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Xyloglucan endo-Transglycosylase-Mediated Xyloglucan Rearrangements in Developing Wood of Hybrid Aspen

Nishikubo, Nobuyuki; Takahashi, Junko; Roos, Alexandra; Derba-Maceluch, Marta; Piens, Kathleen; Brumer, Harry; Teeri, Tuula T.; Stålbrand, Henrik LU and Mellerowicz, Ewa J. (2011) In Plant Physiology 155(1). p.399-413
Abstract
Xyloglucan endo-transglycosylases (XETs) encoded by xyloglucan endo-transglycosylases/hydrolase (XTH) genes modify the xyloglucan-cellulose framework of plant cell walls, thereby regulating their expansion and strength. To evaluate the importance of XET in wood development, we studied xyloglucan dynamics and XTH gene expression in developing wood and modified XET activity in hybrid aspen (Populus tremula X tremuloides) by overexpressing PtxtXET16-34. We show that developmental modifications during xylem differentiation include changes from loosely to tightly bound forms of xyloglucan and increases in the abundance of fucosylated xyloglucan epitope recognized by the CCRC-M1 antibody. We found that at least 16 Populus XTH genes, all likely... (More)
Xyloglucan endo-transglycosylases (XETs) encoded by xyloglucan endo-transglycosylases/hydrolase (XTH) genes modify the xyloglucan-cellulose framework of plant cell walls, thereby regulating their expansion and strength. To evaluate the importance of XET in wood development, we studied xyloglucan dynamics and XTH gene expression in developing wood and modified XET activity in hybrid aspen (Populus tremula X tremuloides) by overexpressing PtxtXET16-34. We show that developmental modifications during xylem differentiation include changes from loosely to tightly bound forms of xyloglucan and increases in the abundance of fucosylated xyloglucan epitope recognized by the CCRC-M1 antibody. We found that at least 16 Populus XTH genes, all likely encoding XETs, are expressed in developing wood. Five genes were highly and ubiquitously expressed, whereas PtxtXET16-34 was expressed more weakly but specifically in developing wood. Transgenic up-regulation of XET activity induced changes in cell wall xyloglucan, but its effects were dependent on developmental stage. For instance, XET overexpression increased abundance of the CCRC-M1 epitope in cambial cells and xylem cells in early stages of differentiation but not in mature xylem. Correspondingly, an increase in tightly bound xyloglucan content was observed in primary-walled xylem but a decrease was seen in secondary-walled xylem. Thus, in young xylem cells, XET activity limits xyloglucan incorporation into the tightly bound wall network but removes it from cell walls in older cells. XET overexpression promoted vessel element growth but not fiber expansion. We suggest that the amount of nascent xyloglucan relative to XET is an important determinant of whether XET strengthens or loosens the cell wall. (Less)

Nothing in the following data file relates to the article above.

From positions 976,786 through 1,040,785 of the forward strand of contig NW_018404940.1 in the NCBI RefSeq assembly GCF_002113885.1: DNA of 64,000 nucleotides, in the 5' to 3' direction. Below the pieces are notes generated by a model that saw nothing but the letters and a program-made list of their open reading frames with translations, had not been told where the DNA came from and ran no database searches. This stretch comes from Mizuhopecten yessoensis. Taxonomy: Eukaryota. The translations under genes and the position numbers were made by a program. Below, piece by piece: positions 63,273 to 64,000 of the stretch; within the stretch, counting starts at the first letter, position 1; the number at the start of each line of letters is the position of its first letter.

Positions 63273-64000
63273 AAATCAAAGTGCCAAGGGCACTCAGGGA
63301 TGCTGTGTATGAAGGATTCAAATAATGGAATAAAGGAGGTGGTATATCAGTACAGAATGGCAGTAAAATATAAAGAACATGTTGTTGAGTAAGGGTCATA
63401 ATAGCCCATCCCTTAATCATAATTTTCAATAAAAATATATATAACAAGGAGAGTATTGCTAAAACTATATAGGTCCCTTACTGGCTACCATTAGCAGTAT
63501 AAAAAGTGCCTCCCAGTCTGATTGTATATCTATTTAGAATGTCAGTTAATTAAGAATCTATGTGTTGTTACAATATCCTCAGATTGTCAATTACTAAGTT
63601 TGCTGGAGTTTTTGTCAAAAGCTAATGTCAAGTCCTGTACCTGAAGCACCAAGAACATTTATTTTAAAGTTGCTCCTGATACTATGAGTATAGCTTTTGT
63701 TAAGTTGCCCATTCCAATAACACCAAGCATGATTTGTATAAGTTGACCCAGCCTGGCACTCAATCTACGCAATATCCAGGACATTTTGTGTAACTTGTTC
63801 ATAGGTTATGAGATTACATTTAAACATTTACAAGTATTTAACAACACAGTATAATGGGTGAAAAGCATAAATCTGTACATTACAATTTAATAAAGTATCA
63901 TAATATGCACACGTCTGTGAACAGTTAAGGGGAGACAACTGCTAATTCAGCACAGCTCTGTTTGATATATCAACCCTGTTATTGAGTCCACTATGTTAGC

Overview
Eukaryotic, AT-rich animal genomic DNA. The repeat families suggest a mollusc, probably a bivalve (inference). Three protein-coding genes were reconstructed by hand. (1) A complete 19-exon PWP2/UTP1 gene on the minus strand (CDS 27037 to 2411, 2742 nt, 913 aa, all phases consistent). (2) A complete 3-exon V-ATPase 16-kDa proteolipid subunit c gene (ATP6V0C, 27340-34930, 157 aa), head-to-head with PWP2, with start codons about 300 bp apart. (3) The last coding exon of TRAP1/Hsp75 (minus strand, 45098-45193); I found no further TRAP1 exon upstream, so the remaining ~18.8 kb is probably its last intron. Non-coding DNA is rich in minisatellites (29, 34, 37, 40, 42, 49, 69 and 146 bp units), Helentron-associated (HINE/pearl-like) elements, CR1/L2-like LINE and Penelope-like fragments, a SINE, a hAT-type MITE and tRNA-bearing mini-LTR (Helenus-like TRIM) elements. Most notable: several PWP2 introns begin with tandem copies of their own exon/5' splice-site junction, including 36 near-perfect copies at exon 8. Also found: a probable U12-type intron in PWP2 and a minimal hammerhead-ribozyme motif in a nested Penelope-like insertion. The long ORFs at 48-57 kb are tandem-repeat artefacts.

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author
organization
publishing date
type
Contribution to journal
publication status
published
subject
in
Plant Physiology
volume
155
issue
1
pages
399 - 413
publisher
American Society of Plant Biologists
external identifiers
  • wos:000285838300037
  • scopus:78650987797
ISSN
1532-2548
DOI
10.1104/pp.110.166934
language
English
LU publication?
yes
id
73e88431-33b9-4870-9020-6243ad3099f9 (old id 1878283)
date added to LUP
2011-04-07 11:59:12
date last changed
2017-10-01 03:04:00
@article{73e88431-33b9-4870-9020-6243ad3099f9,
  abstract     = {Xyloglucan endo-transglycosylases (XETs) encoded by xyloglucan endo-transglycosylases/hydrolase (XTH) genes modify the xyloglucan-cellulose framework of plant cell walls, thereby regulating their expansion and strength. To evaluate the importance of XET in wood development, we studied xyloglucan dynamics and XTH gene expression in developing wood and modified XET activity in hybrid aspen (Populus tremula X tremuloides) by overexpressing PtxtXET16-34. We show that developmental modifications during xylem differentiation include changes from loosely to tightly bound forms of xyloglucan and increases in the abundance of fucosylated xyloglucan epitope recognized by the CCRC-M1 antibody. We found that at least 16 Populus XTH genes, all likely encoding XETs, are expressed in developing wood. Five genes were highly and ubiquitously expressed, whereas PtxtXET16-34 was expressed more weakly but specifically in developing wood. Transgenic up-regulation of XET activity induced changes in cell wall xyloglucan, but its effects were dependent on developmental stage. For instance, XET overexpression increased abundance of the CCRC-M1 epitope in cambial cells and xylem cells in early stages of differentiation but not in mature xylem. Correspondingly, an increase in tightly bound xyloglucan content was observed in primary-walled xylem but a decrease was seen in secondary-walled xylem. Thus, in young xylem cells, XET activity limits xyloglucan incorporation into the tightly bound wall network but removes it from cell walls in older cells. XET overexpression promoted vessel element growth but not fiber expansion. We suggest that the amount of nascent xyloglucan relative to XET is an important determinant of whether XET strengthens or loosens the cell wall.},
  author       = {Nishikubo, Nobuyuki and Takahashi, Junko and Roos, Alexandra and Derba-Maceluch, Marta and Piens, Kathleen and Brumer, Harry and Teeri, Tuula T. and Stålbrand, Henrik and Mellerowicz, Ewa J.},
  issn         = {1532-2548},
  language     = {eng},
  number       = {1},
  pages        = {399--413},
  publisher    = {American Society of Plant Biologists},
  series       = {Plant Physiology},
  title        = {Xyloglucan endo-Transglycosylase-Mediated Xyloglucan Rearrangements in Developing Wood of Hybrid Aspen},
  url          = {http://dx.doi.org/10.1104/pp.110.166934},
  volume       = {155},
  year         = {2011},
}